How To Make A Herbal Tincture

Herbal tinctures, infusions and decoctions are called whole herb extracts and will have the same healing properties as if using the fresh herb. It will also have the same precautions as if using the fresh herb.

Why choose a tincture over an infusion or a decoction? Or why choose an infusion or decoction over a tincture?

Infusions and decoctions are great ways to extract and use the medicinal properties of herbs, but neither store well. Alcohol tinctures extract the medicinal properties of herbs, they are convenient, mix easily with anything (including other tinctures) and will store for years.

Tinctures take a month or longer to make. Infusions and decoctions take from an hour to a day to make. So, if you want something to keep on hand, you will want to make a tincture. If you want something to take immediately, you will want an infusion or a decoction.

See my article on infusions and decoctions here:

How To Make A Tincture

Wash your herbs. If you are using roots, it will be a lot easier to clean them if you wash them before they dry out.

Chop your herb into small bits. The smaller the bits, the better. A blender or a food processor works well for this. I have a coffee grinder that I use only for herbs. If you are using roots that get hard, chop them up before they get hard. It will be a lot easier.

Put the herbs loosely into a glass jar.  I use a mason jar. Do not pack the herbs in. Your herbs should fill about 1/3 to 1/2 the jar. If the jar is more than 1/2 full, use a bigger jar.

Fill the jar to the top with consumable alcohol (not rubbing alcohol). I use vodka. I have a friend who uses rum. Another friend has used brandy. One note: Higher alcohol percentage draws out more of the herb's juices.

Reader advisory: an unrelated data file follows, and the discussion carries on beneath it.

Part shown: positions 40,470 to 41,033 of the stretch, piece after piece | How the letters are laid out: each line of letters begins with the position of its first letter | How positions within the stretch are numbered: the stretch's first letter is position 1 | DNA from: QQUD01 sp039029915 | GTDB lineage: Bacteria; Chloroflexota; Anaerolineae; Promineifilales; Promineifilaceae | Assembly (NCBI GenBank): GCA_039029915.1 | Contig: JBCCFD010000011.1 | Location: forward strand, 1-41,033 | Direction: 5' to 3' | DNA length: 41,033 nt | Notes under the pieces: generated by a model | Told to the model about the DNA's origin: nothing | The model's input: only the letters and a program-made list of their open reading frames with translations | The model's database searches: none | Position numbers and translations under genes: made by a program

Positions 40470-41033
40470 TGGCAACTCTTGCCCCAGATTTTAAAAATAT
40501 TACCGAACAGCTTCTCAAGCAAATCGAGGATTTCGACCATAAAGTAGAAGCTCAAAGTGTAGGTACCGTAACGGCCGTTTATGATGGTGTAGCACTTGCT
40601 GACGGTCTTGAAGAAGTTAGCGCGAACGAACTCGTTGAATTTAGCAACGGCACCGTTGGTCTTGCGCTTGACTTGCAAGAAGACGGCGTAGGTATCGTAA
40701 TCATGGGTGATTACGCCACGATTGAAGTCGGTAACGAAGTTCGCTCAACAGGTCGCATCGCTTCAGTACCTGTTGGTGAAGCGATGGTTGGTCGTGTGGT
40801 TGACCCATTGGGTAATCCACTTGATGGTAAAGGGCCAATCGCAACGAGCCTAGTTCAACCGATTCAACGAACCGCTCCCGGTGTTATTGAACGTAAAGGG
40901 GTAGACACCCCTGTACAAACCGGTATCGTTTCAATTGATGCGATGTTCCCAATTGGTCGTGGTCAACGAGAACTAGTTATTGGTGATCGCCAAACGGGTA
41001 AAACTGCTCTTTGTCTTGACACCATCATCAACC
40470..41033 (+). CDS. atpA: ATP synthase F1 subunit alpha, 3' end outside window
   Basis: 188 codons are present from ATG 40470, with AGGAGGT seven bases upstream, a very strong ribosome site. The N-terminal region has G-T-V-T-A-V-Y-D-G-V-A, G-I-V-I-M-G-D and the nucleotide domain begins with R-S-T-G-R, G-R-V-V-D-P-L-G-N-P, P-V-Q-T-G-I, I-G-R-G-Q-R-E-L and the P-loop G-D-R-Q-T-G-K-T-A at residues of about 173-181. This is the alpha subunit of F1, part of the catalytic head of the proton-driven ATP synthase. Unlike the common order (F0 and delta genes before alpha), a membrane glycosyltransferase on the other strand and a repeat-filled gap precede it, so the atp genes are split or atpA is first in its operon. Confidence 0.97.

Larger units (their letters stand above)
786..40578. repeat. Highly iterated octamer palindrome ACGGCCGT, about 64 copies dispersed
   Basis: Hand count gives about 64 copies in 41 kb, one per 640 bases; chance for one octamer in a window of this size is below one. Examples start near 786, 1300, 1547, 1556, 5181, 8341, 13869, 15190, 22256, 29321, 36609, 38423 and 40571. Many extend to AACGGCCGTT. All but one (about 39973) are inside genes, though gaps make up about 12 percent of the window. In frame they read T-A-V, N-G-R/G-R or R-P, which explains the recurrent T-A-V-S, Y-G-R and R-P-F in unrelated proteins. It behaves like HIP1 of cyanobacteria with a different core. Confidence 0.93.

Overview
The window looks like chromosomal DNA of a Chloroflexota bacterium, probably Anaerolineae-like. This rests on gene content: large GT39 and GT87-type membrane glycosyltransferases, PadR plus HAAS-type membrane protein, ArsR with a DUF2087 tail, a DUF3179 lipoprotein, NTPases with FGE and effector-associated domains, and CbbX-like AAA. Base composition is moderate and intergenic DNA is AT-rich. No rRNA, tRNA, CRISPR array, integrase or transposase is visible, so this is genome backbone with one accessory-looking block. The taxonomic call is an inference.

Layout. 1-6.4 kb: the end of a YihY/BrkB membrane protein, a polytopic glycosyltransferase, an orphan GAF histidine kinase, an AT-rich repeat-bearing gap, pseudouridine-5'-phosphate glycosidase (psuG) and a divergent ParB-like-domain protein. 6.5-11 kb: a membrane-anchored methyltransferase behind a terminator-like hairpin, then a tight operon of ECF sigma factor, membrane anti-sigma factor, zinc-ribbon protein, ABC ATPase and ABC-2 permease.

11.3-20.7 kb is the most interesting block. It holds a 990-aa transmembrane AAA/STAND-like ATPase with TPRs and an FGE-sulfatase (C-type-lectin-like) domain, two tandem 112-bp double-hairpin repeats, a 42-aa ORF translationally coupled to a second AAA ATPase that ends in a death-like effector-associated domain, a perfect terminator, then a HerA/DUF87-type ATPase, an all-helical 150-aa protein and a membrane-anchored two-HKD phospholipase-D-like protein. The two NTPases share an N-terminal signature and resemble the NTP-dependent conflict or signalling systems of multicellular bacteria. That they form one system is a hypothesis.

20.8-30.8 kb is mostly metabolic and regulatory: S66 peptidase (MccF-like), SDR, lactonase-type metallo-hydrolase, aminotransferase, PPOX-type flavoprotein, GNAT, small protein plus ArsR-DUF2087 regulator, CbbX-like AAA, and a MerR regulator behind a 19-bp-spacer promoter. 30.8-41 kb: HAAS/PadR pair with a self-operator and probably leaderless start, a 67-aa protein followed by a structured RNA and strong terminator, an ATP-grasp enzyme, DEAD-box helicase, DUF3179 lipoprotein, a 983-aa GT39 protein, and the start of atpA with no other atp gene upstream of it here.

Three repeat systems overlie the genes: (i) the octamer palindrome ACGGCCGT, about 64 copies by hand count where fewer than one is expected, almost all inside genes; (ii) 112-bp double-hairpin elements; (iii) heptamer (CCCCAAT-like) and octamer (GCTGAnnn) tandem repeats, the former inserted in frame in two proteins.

Stir the mixture with a spoon and place your lid on tightly. Label the jar with the name of the herb, the kind of alcohol, the alcohol percentage, and the date you started the tincture.

Put the jar in a cool, dry place. Shake once or twice a day for at least a month.

While I work on my tincture for at least a month, I know people who do it for only two to three weeks. When I was taught to make tinctures, I was taught to work them for at least a month. Less time seems to work fine for others. You decide what is best for you.

Since it is very important that you shake the jar once or twice a day every day, you might want to do what I do: I put the jar in my dish cabinet. I see it whenever I open the cabinet door - which is several times per day.

Keep an eye on the level of the alcohol. The herb must be completely submerged. If the alcohol is not covering the herb by at least an inch, open the jar and add more alcohol.

Strain the tincture and store in a clean, dark colored glass jar.

Since your tincture is simply a concentrated form of the herb, it will be fast acting. Keep in mind that a little goes a long way.

Using Your Tincture

I use about 1 teaspoon up to three times per day. For children, I use about 1/4 teaspoon.

If you don't like the thought of taking alcohol (or if you are giving a dose to a child) you can pour the dose into a hot liquid like tea which will evaporate the alcohol.

When using dried herbs, you will want to rehydrate it before you start your tincture. The usual ratio of water to dried herb is 1 part herb to 5 parts water.

If you are ready to make a tincture, but don't have fresh herbs to make your first tincture, you can purchase high quality dried herbs on amazon.com. Here are a few that can get you started:

German Whole Chamomile Flowers
Red Raspberry Leaf
Ground Ginger Root
Cut & Sifted Comfrey Root
Ginseng Root Powder


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